Shoulder Impingement Specialist
Do you participate in activities at work or in sports that involve throwing overhead? If so, you may be at risk of developing shoulder impingement. One of the most common causes of shoulder pain is shoulder impingement (sometimes call subacromial impingement.) Shoulder impingement specialists, Doctor Riley J. Williams provides diagnosis as well as surgical and nonsurgical treatment options for patients in Manhattan, Brooklyn, New York City and surrounding areas who are experiencing shoulder pain and shoulder impingement. Contact Dr. Williams’ team today!
What is shoulder impingement?
Shoulder impingement, also known as swimmer’s shoulder or impingement syndrome, is a common cause of shoulder pain. Shoulder impingement is caused by the compression of the rotator cuff tendons between the acromion (highest portion of the shoulder blade) and the humerus (upper arm). The result of this process is inflammation within the subacromial space, and subsequent thickening of the tendons and bursa (fluid-filled sacs). With the thickening of the rotator cuff tendons, a decrease in the amount of space available for tendon movement occurs, this lack of functional space results in the pinching of the rotator cuff tendons and bursae between the bones. Dr. Riley J. Williams, orthopedic shoulder specialist serving patients in Manhattan, Brooklyn, New York City, NY and surrounding areas, has the knowledge and understanding, as well as substantial experience in treating patients who have experienced shoulder impingement.
What is subacromial impingement?
Subacromial impingement is characterized by the irritation and inflammation of the tissue the sit just below the acromion process (top of the shoulder). The rotator cuff tendon and bursa exist in this space. When affected individuals raise their arm overhead, these structures are compressed between the upper arm and top of the shoulder blade. The pain associated with subacromial impingement typically occurs with elevation of the arm above the head due to the narrowing of the subacromial space.
What causes shoulder impingement?
Shoulder impingement is commonly the result of repetitive overhead actions or chronic shoulder use. Inflammation of the bursa (bursitis) can occur from a number of injuries. The thickening of the tendons from continuous irritation can generate mechanical symptoms such as rubbing, grinding, or pinching. This is common among young athletes who perform repetitive overhead actions in sports like volleyball, baseball, tennis, and swimming. Individuals working in laborious type jobs (construction, building, painting), or someone who repetitively lifts overhead are also prone to shoulder impingement.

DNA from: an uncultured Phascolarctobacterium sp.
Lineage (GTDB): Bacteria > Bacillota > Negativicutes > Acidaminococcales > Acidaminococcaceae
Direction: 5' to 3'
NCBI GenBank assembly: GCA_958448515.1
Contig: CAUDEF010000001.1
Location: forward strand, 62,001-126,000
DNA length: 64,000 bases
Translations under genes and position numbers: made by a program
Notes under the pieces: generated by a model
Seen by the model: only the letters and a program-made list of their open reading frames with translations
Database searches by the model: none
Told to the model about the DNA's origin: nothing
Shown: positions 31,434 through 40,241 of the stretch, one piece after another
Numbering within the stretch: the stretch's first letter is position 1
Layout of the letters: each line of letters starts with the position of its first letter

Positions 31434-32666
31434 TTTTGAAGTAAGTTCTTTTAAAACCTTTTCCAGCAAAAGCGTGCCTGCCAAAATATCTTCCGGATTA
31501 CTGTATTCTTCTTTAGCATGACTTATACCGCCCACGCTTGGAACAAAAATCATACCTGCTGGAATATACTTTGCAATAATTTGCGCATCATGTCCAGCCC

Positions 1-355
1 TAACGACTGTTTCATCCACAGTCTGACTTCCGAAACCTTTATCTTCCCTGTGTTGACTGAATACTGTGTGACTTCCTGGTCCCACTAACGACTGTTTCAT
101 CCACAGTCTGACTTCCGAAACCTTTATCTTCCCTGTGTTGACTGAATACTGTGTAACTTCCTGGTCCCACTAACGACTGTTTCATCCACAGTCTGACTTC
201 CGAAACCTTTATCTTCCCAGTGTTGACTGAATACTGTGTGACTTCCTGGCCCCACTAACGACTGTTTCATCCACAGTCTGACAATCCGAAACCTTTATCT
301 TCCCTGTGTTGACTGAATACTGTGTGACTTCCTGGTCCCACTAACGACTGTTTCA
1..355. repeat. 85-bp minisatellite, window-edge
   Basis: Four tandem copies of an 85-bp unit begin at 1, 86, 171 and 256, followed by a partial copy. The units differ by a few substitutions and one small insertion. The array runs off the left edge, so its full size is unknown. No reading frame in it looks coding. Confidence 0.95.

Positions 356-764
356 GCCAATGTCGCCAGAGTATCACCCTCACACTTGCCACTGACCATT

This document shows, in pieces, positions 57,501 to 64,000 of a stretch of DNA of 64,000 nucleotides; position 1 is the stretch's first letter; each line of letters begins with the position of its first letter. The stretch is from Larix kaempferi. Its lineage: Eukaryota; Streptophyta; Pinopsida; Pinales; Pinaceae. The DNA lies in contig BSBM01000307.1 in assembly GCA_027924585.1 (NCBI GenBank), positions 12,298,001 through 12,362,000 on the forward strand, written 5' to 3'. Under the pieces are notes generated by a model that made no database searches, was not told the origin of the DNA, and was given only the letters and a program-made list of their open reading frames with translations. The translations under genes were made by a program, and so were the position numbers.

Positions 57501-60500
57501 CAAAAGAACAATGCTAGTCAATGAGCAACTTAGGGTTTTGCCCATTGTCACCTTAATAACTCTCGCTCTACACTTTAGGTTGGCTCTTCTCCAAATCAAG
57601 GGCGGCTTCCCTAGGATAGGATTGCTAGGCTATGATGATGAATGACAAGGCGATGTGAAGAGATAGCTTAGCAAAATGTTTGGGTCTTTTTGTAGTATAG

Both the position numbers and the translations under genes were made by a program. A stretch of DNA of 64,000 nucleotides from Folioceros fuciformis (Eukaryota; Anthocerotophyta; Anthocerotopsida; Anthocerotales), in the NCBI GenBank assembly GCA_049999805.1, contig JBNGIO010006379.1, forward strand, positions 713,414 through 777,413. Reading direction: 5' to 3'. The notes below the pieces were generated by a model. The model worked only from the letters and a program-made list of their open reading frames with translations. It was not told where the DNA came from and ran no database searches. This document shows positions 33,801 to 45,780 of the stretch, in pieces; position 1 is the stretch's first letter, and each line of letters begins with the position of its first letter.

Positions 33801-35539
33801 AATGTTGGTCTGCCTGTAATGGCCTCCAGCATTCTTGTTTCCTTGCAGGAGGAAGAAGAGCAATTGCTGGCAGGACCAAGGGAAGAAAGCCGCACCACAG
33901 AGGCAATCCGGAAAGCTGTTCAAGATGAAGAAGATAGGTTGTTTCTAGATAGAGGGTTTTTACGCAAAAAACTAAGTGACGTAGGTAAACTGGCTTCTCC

What are the symptoms of shoulder impingement?
The most common symptoms of shoulder impingement are:
- Sharp pain with activities involving reaching overhead or behind the back
- Radiating pain from the shoulder into the arm
- Shoulder weakness
- Worsening pain at night, particularly while sleeping on the affected side
- Aching pain noted at the upper arm
How is shoulder impingement diagnosed?
Prompt medical attention is recommended if shoulder impingement is suspected. Because the tissue will continue to thicken with repeated shoulder use, shoulder pain can worsen and damage to the rotator cuff can occur. If treated early, patients can minimize swelling and continued discomfort using conservative methods. Dr. Williams can diagnose shoulder impingement with a comprehensive medical history and physical examination. Diagnostic testing, including x-rays and magnetic resonance imaging (MRI), may be requested to identify any damage to any other structures within the shoulder.
What is the treatment for shoulder impingement?
Patients who have been diagnosed with shoulder impingement are typically able to recover with conservative therapy. Activity modification, non-steroidal anti-inflammatory medications, and shoulder exercises can help patients reduce shoulder pain and inflammation associated with shoulder impingement. If the pain is not relieved by oral medications, a corticosteroid or platelet rich plasma (PRP) injection directly into the subacromial space can also be employed. When the pain and swelling have decreased, Dr. Williams will typically recommend a physical rehabilitation program aimed at strengthening the tendons and muscles of the rotator cuff and shoulder blade.
If conservative methods are unsuccessful, Dr. Williams may recommend shoulder arthroscopy; this procedure is a minimally invasive surgery that uses a small camera to view the tendons and muscles of the shoulder. During this procedure, any irregularities, such as bone spurs or thickened bursa, are removed. Noted tears are repaired using specialized surgical instruments. A treatment called subacromial decompression will eliminate compression of the tendons between the humerus and the acromion. Dr. Williams does this procedure utilizing small incisions, thereby allowing patients to return to their normal activities in a shorter period of time.
For more information on shoulder impingement, subacromial impingement, or the excellent treatment options available, please contact the office of Dr. Riley J. Williams, orthopedic shoulder specialist serving Manhattan, Brooklyn, New York City, NY and surrounding areas.